Book Reports

Book Report: The Hot Hand

The Big Idea

Ben Cohen investigates the mystery and science of streaks, from basketball to business. Steph Curry, Shakespeare, Daniel Kahneman, and David Booth all covered extensively

Favorite Quote

“I’d compare stock-pickers to astrologers,” Fama liked to say. “But I don’t want to bad-mouth the astrologers.”     


8.5/10: Well-written with a ton of fun anecdotes. A great beach read

Book Notes

“If I know your best work, I know when your second best will be and when your third best will be,” Wang says. “That’s your hot-hand period.” But it’s not linear. It’s jagged.

“Our brain is an excellent pattern-matching device,” Zafar said. “It will find patterns where there aren’t any.”               
“Carefully selecting faculty in carefully selected fields.” 

The younger Terman was tasked with bolstering Stanford’s academic offerings, and he built the school’s reputation atop what he called “steeples of excellence.”         

People expected sequences that were random in the long run to be random in the short run, too. But they’re not. And maybe the most remarkable thing about this was that experts were more susceptible to the bias than anybody.               

“The most competitive person I’ve watched on TV is Michael Jordan,” Booth says. “But the most competitive person I’ve ever been around is Gene Fama.”

When I asked him why, he peered over his glasses. He proceeded to look at me like I had nine eyes. “The notion of market efficiency has to be one of the most unpopular ideas on Wall Street ever.”   

“My comparative advantage was not in thinking up the next great idea. My comparative advantage was implementing the next great idea.”               

“I’d compare stock-pickers to astrologers,” Fama liked to say. “But I don’t want to bad-mouth the astrologers.”

It should go without saying by now that, for the most part, David Booth doesn’t carry himself like a financial celebrity, nor was he treated as one for most of his career. He works from nine a.m. to five p.m. He goes home when he gets tired. He tried sitting on an exercise ball in the office but it made his lower back hurt, and he went back to a plain old swivel chair. He doesn’t own a sports team. He’s not building spaceships. He’s as close to anonymous as a billionaire can get, which is oddly fitting, given that he amassed his fortune by constantly reminding himself to ignore his ego.               

If the last two pitches were called strikes by the umpire, he was 2.1 percentage points less likely to call a strike.               

“If you have faith, evidence doesn’t matter.”               

And they found that judges were less likely to grant asylum immediately after they granted asylum in their last case. That is crushing.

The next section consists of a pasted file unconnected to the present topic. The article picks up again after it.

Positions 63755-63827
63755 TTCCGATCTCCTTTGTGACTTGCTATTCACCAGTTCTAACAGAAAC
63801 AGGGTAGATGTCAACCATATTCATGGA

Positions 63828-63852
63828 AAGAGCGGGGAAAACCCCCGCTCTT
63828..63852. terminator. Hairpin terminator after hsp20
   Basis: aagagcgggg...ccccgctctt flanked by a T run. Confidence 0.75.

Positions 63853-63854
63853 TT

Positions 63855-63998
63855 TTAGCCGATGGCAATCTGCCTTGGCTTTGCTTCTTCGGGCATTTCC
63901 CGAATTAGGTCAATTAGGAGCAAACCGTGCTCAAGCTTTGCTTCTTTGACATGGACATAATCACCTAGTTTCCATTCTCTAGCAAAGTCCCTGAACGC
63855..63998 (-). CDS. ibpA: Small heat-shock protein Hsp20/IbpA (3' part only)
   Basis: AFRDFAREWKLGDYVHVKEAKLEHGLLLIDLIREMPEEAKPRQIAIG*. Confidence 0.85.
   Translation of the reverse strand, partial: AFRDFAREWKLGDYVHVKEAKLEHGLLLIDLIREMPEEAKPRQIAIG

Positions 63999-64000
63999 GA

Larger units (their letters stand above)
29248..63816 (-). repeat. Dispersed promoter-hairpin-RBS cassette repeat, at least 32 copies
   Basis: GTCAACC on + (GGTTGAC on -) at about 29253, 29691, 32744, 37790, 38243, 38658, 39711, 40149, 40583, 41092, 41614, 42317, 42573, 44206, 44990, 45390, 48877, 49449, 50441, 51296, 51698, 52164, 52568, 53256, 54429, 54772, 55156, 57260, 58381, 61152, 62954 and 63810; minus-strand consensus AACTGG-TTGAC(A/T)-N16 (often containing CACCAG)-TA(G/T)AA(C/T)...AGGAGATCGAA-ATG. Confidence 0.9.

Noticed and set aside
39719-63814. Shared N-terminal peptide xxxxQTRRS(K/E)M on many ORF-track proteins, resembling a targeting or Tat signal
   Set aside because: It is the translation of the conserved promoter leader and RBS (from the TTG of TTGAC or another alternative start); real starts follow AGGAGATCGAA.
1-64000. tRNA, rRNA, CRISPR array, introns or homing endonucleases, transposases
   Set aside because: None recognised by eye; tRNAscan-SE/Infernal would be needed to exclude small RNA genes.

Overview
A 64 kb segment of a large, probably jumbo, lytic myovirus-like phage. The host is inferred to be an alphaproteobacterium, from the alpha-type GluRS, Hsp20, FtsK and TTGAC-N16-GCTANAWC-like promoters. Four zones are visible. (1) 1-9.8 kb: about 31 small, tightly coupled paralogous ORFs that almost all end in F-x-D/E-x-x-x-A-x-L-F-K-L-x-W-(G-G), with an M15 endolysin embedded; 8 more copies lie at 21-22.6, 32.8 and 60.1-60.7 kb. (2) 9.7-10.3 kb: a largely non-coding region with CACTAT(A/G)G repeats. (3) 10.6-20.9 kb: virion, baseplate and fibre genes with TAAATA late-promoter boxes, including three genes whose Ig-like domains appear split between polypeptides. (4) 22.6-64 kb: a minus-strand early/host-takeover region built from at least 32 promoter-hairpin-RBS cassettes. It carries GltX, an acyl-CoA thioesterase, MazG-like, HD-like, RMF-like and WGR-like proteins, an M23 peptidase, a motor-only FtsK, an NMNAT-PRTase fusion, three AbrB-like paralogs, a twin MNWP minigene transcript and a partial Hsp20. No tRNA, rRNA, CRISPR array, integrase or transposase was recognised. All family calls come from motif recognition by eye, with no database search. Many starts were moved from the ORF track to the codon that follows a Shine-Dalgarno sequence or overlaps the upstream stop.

“The conviction here at home that we are better than anyone else needs to be shaken,” he wrote in a letter to his grandson, later adding, “A trailblazer discovers the good to be found out there among the foreigners.”               
Wallenberg had been right about himself all those years ago. He did have the potential to do something more than say no to people.         

It seems impossible that one person could have pulled any of this off in a lifetime. Wallenberg did all this in a few months. He saved approximately one hundred thousand human lives with the power of his imagination.               

He wasn’t allowed to watch television at home when he was a child, but there was always one exception to this rule: sports. He watched a lot of sports.     

The shocking conclusion that there was such a thing as a hot hand. It amounted to a 1.2 percent improvement for players who made one of their past four shots and a 2.4 percent improvement when they made two of those shots—a small but nonetheless significant effect. That is, if a player made a few shots in a row, he wasn’t less likely or the same amount of likely to make his next shot, at least not once you factored in the probability of making harder shots. He was slightly more likely. He was heating up. Then he was on fire.           

“My take on all these people is they just can’t handle reality,” he says.               
“When we see holes in our theories, or contradictions, or anomalies, we should be bothered by these things rather than trying to explain them away,” he says. That capacity for discomfort is the mark of an honest scientist.               

It fit into his grand unified theory of how academics viewed their place in the world. “Everyone is dumb, and we should poke fun at them,” he says. “One of the ways you can always make a living as an academic is to write papers about how stupid regular people are.”   

“I think clearly Tversky et al. were wrong,” Kahneman said. “Their test was biased, and there is a hot hand. “It was an unfortunate thing they went on to make that mistake,” he continued. “But the point is still valid. People see patterns where there are none.

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